On a recent trip to Germany to study the country’s energy policy, the phrase “energy transition,” or “energiewende” as the Germans say, was on everyone’s mind.
Tomorrow’s options for low-carbon baseload generation.
Harvard Business School Professor Joseph B. Lassiter III puts it bluntly: "The world has allowed nuclear to become virtually an orphaned technology." And that, he adds, despite nuclear's potential to address one of the biggest problems of our time - the need for climate-friendly energy. Lassiter identifies the culprit: "Right now we're letting the ends of the ideological spectrum and the entrenched power of legacy interests stalemate a path to the future." Blocking that path, he notes, are anti-nuclear politics, regulatory policy, and utility investment strategies.
Despite these barriers, however, nuclear power is seeing some resurgence in research and development. Next-generation nuclear technologies are attracting interest from investors with a long lead-time interest in innovative clean energy approaches. The challenge of climate change likely will necessitate a new wave of nuclear plant construction in the next 20 years. Investors naturally want a piece of that.
Over the course of many years, the biggest investors in advanced nuclear technologies have been taxpayers in America and other countries. Governments have funded substantial scientific research and engineering development toward the Generation IV (Gen IV) nuclear reactor. While nuclear plants always have offered power that's virtually free of GHG emissions, along with baseload generation at high availability factors, the new Gen IV concepts offer improvements over current-generation nuclear plants. These include the potential for lower capital costs and electricity prices, abundant fuel, fail-safe operation, dramatic reduction in volume of waste (and a much shorter decay life), and reduced risks of nuclear proliferation.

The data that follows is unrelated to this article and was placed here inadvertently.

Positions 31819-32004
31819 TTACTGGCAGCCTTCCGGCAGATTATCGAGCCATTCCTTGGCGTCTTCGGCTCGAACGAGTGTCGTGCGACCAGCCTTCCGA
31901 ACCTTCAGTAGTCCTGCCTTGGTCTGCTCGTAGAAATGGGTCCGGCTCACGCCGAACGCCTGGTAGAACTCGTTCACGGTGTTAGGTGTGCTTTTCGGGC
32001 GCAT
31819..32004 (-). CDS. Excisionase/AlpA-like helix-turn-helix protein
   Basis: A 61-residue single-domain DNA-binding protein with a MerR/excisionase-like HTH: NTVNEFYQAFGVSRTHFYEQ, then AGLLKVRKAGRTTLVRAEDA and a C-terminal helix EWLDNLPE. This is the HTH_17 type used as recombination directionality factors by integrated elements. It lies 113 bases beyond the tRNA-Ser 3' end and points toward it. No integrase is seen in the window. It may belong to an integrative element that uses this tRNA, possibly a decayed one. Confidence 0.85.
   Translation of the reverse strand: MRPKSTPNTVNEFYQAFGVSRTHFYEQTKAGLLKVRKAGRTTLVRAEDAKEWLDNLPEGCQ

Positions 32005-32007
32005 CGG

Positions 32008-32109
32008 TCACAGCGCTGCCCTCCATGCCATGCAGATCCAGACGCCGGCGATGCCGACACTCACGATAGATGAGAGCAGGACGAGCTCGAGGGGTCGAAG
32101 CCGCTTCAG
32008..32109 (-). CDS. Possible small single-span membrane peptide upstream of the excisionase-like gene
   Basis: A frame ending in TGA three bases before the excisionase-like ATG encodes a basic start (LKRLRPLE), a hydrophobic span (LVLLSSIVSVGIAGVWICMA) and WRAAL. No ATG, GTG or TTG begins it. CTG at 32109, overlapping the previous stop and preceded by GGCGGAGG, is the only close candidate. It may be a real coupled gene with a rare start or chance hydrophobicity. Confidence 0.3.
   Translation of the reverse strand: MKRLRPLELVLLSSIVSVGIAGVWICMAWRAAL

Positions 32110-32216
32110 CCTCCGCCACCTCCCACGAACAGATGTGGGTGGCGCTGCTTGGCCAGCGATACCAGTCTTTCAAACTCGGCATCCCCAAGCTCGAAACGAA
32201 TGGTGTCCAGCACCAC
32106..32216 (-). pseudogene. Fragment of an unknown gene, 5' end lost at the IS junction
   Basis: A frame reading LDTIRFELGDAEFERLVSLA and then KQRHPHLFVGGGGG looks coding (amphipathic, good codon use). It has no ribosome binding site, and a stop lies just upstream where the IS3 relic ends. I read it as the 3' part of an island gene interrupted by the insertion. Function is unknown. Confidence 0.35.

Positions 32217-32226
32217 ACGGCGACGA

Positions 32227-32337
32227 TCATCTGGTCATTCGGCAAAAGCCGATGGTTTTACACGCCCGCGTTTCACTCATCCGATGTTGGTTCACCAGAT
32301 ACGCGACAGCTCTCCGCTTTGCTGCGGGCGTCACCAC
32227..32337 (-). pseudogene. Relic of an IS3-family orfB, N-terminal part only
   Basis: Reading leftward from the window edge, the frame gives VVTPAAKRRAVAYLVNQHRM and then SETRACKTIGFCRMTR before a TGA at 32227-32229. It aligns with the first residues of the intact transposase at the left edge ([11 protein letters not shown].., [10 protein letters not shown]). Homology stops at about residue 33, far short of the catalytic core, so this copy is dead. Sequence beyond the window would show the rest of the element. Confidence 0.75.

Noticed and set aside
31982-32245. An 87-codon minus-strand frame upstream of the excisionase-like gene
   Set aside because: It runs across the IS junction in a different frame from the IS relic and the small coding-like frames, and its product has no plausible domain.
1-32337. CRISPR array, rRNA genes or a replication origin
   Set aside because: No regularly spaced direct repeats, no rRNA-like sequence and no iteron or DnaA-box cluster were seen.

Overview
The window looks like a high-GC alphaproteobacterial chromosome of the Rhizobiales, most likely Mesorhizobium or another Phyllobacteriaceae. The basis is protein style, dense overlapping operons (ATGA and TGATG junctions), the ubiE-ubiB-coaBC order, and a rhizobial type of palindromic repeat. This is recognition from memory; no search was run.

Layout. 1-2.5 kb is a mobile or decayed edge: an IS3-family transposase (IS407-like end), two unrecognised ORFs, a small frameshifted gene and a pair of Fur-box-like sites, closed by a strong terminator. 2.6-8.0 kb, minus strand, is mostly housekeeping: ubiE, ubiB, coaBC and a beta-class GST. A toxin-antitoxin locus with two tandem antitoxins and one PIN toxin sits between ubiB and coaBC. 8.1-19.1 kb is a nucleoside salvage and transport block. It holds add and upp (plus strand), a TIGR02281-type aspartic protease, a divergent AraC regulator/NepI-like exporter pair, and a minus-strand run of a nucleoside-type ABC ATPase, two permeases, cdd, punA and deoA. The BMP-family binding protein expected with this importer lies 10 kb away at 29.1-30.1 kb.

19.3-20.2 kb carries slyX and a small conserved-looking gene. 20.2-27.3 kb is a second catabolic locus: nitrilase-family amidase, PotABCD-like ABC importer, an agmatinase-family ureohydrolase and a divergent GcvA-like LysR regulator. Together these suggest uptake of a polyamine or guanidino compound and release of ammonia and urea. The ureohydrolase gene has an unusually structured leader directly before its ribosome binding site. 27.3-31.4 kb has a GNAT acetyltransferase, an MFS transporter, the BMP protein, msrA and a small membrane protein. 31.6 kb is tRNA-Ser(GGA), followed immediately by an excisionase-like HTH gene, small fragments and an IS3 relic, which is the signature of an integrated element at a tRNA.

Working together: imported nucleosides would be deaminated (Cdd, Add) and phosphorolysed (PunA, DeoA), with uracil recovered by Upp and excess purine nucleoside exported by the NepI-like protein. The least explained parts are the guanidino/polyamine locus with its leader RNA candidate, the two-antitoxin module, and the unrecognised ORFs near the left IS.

Lower capital costs for some Gen IV concepts come from improved fuel utilization and lower pressure requirements. Molten salt and sodium-cooled reactors operate at low pressures, and don't require expensive pressure vessels for containment. Where they use molten fuel, they don't require thousands of fuel rods, which are expensive to construct and to replace every four years, when the level of radiation renders them ineffective. The low-cost electricity prices stem from Gen IV technology's use of higher temperature coolants that increase thermal conversion efficiencies to the 45 percent range, where traditional power efficiencies are closer to 33 percent.
Potential fuels include uranium and thorium, but also the vast, inexpensive resources of the tailings from the current uranium enrichment process - and also, importantly, the U.S. inventory of spent nuclear fuel. Fuels are used efficiently, with the consumption of up to 96 percent of the fissionable material in some reactor designs. The broad and diversified sources of fuels mean that these models can supply worldwide power needs for centuries.
Additionally, some Gen IV concepts reduce or eliminate the potential of a hydrogen explosion, such as occurred at Fukushima.These offer fail-safe solutions, without the threat of massive release of radiation.
Gen IV around the World
In the past decade, worldwide adoption of Gen IV concepts to provide power has moved forward deliberately, starting with the